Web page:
And then there is the whole zombie angle. While careful editing and subtle use of minimal special effects are done to superb results, a sprinkling of cannibalistic feasts are so shocking that viewers in 1968 would have been truly mortified as few movies dared to go to those lengths. Even today this film is creepy and is even scarier than the legions of more gory imitators that it has spawned. The “Macguffin” that is credited with spawning the undead horde in this one is a crashed radioactive satellite, which would have been a lot more believable on its release than it would be today, as the cold war rush was in full effect and the perils of a nuclear age were still being explored.
The really brilliant part of this movie is that it’s not really the Zombies that are the creepiest part, it’s just how nasty we can be to each other when stressed. There’s just as much tension in the air when the zombies aren’t immediately in view and one gets the feeling that there would be that tension with this group of people together in a house with or without zombies surrounding them.
What makes the film for me tho is the inclusion of the posse, which ostensibly would be the true American solution to things, neighbors banding together to take care of the situation regardless of the Government’s inability. That posse’s had other racial significance was not lost on audiences either, which makes the shocking ending to the film all the more gut punching, and it was absolutely critical that race not be a factor in the farmhouse that makes this ending not just work, but work better than any other ending really could have, and cements this film as not just a classic horror film but as an important American film and shows the real genius that Romero and his cohorts possess.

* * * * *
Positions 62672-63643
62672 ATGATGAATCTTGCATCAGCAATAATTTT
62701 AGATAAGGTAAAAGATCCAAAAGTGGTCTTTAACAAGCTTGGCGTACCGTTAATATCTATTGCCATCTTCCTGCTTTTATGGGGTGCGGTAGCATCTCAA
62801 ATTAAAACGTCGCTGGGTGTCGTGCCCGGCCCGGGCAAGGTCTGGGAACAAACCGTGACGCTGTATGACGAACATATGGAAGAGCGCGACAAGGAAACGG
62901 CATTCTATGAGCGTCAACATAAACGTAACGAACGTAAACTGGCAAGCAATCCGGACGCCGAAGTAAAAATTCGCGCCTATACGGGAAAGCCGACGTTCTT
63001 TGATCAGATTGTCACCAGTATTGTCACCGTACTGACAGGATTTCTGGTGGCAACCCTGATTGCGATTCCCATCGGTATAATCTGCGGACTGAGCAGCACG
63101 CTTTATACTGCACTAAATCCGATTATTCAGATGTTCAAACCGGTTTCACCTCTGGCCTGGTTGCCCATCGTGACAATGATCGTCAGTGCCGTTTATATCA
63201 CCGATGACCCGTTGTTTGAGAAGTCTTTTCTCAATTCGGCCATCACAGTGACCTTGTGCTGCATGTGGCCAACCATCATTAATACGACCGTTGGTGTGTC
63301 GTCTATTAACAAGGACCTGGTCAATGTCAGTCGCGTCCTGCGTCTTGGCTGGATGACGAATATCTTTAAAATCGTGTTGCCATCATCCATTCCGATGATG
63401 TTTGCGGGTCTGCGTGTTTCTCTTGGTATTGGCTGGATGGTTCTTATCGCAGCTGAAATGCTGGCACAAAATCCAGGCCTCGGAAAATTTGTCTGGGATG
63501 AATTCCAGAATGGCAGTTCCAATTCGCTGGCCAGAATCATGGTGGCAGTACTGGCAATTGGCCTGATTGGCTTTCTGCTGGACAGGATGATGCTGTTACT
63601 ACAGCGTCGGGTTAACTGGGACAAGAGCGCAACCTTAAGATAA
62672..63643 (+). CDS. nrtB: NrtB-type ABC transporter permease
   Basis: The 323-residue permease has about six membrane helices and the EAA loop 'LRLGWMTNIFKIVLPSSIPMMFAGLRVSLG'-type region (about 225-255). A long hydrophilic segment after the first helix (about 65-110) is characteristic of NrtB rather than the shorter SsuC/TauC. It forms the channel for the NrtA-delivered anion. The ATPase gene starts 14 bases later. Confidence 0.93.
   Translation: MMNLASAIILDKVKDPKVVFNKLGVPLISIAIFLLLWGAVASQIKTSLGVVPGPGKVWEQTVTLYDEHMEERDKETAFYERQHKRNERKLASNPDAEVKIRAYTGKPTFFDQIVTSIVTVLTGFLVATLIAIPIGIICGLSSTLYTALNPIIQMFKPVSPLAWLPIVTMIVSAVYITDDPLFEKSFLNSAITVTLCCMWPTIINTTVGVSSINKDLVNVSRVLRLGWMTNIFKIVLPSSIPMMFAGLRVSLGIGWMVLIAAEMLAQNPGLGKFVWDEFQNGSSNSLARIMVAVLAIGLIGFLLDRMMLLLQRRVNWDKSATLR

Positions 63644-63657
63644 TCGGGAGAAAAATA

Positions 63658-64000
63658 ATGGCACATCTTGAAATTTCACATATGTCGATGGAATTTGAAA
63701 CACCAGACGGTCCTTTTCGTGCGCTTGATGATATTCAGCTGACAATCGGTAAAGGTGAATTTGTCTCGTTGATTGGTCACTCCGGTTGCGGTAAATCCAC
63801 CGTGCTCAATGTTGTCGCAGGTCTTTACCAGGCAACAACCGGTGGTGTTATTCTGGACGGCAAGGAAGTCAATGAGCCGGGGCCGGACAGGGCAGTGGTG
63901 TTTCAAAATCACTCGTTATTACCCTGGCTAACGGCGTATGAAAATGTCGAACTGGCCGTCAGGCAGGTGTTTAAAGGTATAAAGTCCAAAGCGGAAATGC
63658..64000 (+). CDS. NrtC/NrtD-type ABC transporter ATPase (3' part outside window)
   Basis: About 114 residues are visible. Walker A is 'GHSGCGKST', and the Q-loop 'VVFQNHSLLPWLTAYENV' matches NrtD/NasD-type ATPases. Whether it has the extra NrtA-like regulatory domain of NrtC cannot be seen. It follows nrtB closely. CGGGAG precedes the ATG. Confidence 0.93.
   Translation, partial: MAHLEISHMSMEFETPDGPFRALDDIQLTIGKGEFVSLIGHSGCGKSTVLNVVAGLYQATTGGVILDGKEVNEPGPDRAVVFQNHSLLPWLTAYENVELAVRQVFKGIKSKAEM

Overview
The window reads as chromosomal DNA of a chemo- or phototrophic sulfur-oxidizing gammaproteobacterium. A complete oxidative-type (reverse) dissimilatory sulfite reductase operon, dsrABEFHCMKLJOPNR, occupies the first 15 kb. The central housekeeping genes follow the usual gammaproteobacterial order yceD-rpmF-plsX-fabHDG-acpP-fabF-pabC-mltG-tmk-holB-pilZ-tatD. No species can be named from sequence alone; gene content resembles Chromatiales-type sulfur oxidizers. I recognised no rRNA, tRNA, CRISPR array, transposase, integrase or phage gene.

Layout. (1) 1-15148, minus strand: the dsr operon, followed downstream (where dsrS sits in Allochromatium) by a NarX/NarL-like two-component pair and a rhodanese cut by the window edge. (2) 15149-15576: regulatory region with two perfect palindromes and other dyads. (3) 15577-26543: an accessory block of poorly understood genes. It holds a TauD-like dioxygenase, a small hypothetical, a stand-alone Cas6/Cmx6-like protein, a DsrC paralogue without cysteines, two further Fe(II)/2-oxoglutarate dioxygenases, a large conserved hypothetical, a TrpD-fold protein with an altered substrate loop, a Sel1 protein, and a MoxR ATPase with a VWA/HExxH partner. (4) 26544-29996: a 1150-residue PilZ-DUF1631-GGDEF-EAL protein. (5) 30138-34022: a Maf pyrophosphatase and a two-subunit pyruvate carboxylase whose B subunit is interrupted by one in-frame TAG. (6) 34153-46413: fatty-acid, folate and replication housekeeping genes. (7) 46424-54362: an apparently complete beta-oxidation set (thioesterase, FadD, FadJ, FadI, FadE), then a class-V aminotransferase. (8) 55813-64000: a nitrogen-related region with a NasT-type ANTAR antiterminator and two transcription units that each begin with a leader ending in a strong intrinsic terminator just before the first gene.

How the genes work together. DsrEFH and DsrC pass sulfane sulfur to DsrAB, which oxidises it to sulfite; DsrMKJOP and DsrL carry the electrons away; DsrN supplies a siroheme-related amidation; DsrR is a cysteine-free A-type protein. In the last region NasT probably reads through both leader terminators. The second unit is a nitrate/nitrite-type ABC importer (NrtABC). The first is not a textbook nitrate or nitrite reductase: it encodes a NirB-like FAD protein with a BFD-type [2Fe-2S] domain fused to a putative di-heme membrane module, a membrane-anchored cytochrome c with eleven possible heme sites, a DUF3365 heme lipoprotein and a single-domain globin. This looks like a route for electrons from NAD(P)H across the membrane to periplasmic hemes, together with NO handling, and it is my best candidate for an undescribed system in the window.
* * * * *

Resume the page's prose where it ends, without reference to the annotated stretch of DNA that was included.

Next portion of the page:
Sound Quality: 3/5
While encoded in Dolby Digital 5.1, this re-mastered mix still remains fully front focused; however there is good stereo separation and nice use of the center channel for dialogue. There are several scenes where bass effects get unleashed as well, and while nothing too impressive for a modern film, for a 1968 vintage release these are well done. Music is minimal throughout. Overall the contents are better than expected for a film from this era and the cleanup effects from re-mastering are well done and much appreciated.
Visual Quality: 4/5
While the audio cleanup is well done, the video cleanup is miraculous; this version simply destroys the previous transfers that I have seen on VHS and broadcast TV, tho somehow I never got any of the DVD versions, but more on those below. In this version the video transforms my perspective on this film from low budget rush job into a black and white work of art. I simply was not able to appreciate the forethought and artistry that went into this production in the versions I saw prior to this, and looking through the extras its clear that the experiences Romero and his Latent Image friends had in creating bigger ads than their budget would normally allow through old fashioned film tricks and solid editing paid off tremendously.
The video isn’t perfect of course, there are still nasty transitions between some scenes and some other damage, dust and grit occasionally pops up, but the overall impression is very positive and likely to be about as good as this film can look without a real high definition transfer. Grain is well contained and I only spied edge enhancement a very few times, otherwise this is a very sharp looking print. As the extras note, many of the original elements were destroyed in a flood, so it’s remarkable that they were able to get this version looking as good as it does.
Extra Features: 4.5/5